By Laura Czerniewicz, the Director of the Centre for Innovation in Learning and Teaching at the University of Cape Town, South Africa. She is the co-Principal Investigator of the Unbundled University research project. This article was first printed in EDUCAUSE Review 53, no. 6 (November/December 2018). © 2018 Laura Czerniewicz. The text of this article is licensed under the Creative Commons Attribution 4.0 International License.
Unbundling and rebundling are terms that have become more widespread in the last few years, in articles in the Chronicle of Higher Education, Forbes, Huffington Post, and EDUCAUSE Review.1 But these terms do not come from higher education; their original source is the banking industry. An online search for unbundling and rebundling today will lead to results not only in banking but also in the computer industry, legal services, and of course, the music industry. Relatively recently, these concepts have become realities in higher education—at a time when state funding for education is decreasing, higher education tuitions are increasing in many parts of the world, and student numbers and demographics are changing as well.
Very simply, I'm using the term unbundling to mean the process of disaggregating educational provision into its component parts, very often with external actors.2 And I'm using the term rebundling to mean the reaggregation of those parts into new components and models. Both are happening in different parts of college and university education, and in different parts of the degree path, in every dimension and aspect—creating an extraordinarily complicated environment in an educational sector that is already in a state of disequilibrium.
Unbundling doesn't simply happen. Aspects of the higher education experience disaggregate and fragment, and then they get re-created—rebundled—in different forms. And it's the re-creating that is especially of interest. What does this all look like? Let's start with what's happening in the area of disciplinary knowledge: curriculum; flexible pathways; resources; and academic expertise.
Curriculum is at the heart of what we do in teaching and learning in higher education. Traditional, residential higher education institutions offer formal, credit-bearing curricula with lectures, tutorials, and seminars. They also offer semi-formal forms of delivery such as short courses as well as non-formal offerings such as summer school or public lectures. Recently there has been expansion into that non-formal space, especially with massive open online courses (MOOCs). Five years ago, MOOCs were completely in the non-formal space, but this has changed. What's particularly interesting now is the intersection between non-formal, semi-formal, and formal. This interface at the blurring of boundaries is where innovative forms of access and new models of provision are emerging.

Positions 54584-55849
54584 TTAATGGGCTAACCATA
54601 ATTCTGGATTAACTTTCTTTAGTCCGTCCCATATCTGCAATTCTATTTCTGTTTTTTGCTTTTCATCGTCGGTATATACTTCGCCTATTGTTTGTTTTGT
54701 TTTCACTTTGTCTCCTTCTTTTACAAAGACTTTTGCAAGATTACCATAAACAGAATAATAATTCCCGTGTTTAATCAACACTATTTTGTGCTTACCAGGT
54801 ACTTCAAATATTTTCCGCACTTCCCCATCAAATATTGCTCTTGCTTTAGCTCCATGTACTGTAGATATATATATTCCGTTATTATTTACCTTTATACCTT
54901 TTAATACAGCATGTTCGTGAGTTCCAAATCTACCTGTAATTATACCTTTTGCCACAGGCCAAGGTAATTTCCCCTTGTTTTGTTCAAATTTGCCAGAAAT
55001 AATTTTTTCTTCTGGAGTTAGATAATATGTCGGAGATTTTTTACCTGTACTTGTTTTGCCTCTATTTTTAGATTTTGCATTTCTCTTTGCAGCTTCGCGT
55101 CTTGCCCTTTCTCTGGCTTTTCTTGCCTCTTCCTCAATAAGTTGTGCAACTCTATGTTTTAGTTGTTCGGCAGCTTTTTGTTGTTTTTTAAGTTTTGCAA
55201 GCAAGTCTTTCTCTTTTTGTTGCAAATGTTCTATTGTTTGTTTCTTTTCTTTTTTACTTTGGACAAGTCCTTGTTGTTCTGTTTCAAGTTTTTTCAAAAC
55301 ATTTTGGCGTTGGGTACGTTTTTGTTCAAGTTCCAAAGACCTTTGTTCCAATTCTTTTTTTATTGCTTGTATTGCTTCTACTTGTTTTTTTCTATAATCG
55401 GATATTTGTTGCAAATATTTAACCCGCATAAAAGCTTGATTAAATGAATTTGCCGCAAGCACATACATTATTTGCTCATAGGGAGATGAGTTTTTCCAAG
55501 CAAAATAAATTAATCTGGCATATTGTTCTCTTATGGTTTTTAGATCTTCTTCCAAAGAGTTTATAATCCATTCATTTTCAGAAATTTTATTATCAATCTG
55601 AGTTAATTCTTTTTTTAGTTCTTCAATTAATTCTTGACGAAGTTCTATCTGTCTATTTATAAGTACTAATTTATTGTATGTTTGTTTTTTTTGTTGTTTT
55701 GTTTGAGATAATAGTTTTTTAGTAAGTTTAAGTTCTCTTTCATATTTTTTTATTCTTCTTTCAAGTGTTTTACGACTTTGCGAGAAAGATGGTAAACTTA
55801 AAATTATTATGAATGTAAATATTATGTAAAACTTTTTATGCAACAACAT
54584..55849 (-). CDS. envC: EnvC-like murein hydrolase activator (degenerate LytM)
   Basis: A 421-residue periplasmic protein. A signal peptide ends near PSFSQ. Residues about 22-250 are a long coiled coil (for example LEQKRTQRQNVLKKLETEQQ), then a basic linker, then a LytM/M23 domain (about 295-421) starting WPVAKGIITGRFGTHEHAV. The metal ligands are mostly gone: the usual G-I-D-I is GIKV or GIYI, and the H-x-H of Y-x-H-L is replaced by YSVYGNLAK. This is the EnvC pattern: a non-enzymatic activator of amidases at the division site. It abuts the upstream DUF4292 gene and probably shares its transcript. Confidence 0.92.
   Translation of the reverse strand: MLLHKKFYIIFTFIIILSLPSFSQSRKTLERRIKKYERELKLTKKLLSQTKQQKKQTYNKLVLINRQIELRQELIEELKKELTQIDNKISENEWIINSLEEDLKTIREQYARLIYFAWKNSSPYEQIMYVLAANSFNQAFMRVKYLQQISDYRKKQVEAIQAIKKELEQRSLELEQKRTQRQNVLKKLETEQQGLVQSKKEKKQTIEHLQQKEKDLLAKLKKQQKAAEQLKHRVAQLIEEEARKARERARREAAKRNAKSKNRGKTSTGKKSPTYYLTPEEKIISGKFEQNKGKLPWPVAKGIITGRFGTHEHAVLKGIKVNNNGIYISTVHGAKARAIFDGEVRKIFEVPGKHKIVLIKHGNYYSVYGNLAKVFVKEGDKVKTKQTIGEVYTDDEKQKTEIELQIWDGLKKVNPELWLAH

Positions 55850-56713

What is also happening in the online sphere is that the different dimensions of teaching courses and programs are separating out or disaggregating. These dimensions comprise various granular components: e-readiness; program-level planning; course design and development; course delivery; course student support; course and program evaluation; and course maintenance/updates. Every single component within those dimensions can be offered by a different provider or vendor as a single service or as multi-services. This has serious implications for platforms, for practices, and for assumptions about students' abilities. This separation of the different dimensions is adding to the complicated nature of the student experience and to the assumptions we make about the students who will have to cope in an increasingly blended and online system. Students will need complex digital literacies to negotiate these new forms of curriculum provision.
The curriculum landscape is deeply entrenched and is very slow to change.3 The critical shift from informal to formal involves boundary-crossing and fuzziness. We have to ask ourselves: Whose interests will these new forms of curriculum provision serve? Which kinds of students are going to benefit? In which places? For what types of institutions? And at the same time that how the curriculum is provided is changing, there is a great deal of work still going on to change the nature—the what, the content—of the curriculum. These issues include transformation and decolonization, surfacing the student voice as well as humanizing the curriculum experience.
Teaching and learning resources are also being unbundled. They're becoming more granular, multifaceted, and multimodal. They're becoming more complex. They're becoming more modular. Resources fall across axes of different kinds of intellectual property regimes and governance structures: digital versus analog; full copyright versus open licensing. Depending on those intellectual frameworks, how the unbundling and the rebundling happens will be different.
We're seeing different experiments and models for resource provision, including the subscription model: access while you pay. Proprietary textbook options now include—an "all-in-one" digital subscription. Users pay a license and can get everything (whatever that means) for as long as they pay. When they stop paying, access stops, unlike with traditional models of ownership.4 So Netflix comes to higher education, and students no longer own their own textbooks. This kind of rebundling offers more for the duration but works only for those who can keep paying.